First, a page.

Chapter

The Socio-religious Brain: A Developmental Model

Daniel N. Finkel, Paul Swartwout and Richard Sosis

in Social Brain, Distributed Mind

Published by British Academy

Published in print April 2010 | ISBN: 9780197264522
Published online February 2012 | e-ISBN: 9780191734724 | DOI: http://dx.doi.org/10.5871/bacad/9780197264522.003.0014

Series: Proceedings of the British Academy

The Socio-religious Brain: A Developmental Model

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Evolutionary approaches to religion and the social brain hypothesis are ripe for functional integration. One conceptual link for such integration lies in recognizing the artificially imposed distinction between religion and most other aspects of culture found in band-level societies. This chapter argues that throughout most of human evolution, religion has organized the patterns of belief and behaviour in which the social brain operates. Religious beliefs, myths, symbols and rituals are the means by which emotional bonding, enculturation and identification with an in-group occur. The chapter presents a developmental account of socio-religious enculturation in order to clarify the unique role religion plays in social cognition. It proposes that the particulars of religious systems are introduced and practised during childhood, sealed in adolescence, reinforced throughout reproductive adulthood and transmitted by post-reproductive adults.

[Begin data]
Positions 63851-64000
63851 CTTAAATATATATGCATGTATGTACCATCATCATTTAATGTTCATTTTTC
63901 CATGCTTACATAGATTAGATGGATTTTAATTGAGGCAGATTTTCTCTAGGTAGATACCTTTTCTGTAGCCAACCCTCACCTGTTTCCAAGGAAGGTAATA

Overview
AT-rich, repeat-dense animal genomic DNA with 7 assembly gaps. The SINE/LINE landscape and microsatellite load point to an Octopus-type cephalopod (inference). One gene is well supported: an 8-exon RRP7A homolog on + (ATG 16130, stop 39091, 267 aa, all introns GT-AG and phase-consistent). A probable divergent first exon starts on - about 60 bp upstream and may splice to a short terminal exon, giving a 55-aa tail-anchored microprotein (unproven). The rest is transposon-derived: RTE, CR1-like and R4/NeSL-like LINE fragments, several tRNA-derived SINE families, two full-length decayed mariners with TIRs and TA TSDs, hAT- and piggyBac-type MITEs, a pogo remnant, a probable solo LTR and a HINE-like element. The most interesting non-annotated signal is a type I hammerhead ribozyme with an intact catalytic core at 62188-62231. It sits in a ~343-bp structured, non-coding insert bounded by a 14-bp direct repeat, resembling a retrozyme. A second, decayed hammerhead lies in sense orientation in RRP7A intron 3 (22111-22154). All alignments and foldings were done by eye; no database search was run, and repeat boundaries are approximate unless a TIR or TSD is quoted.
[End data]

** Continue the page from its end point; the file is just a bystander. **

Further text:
Keywords: religion; social brain; functional integration; human evolution; emotional bonding; enculturation

Chapter.  9646 words. 

Subjects: Psychology

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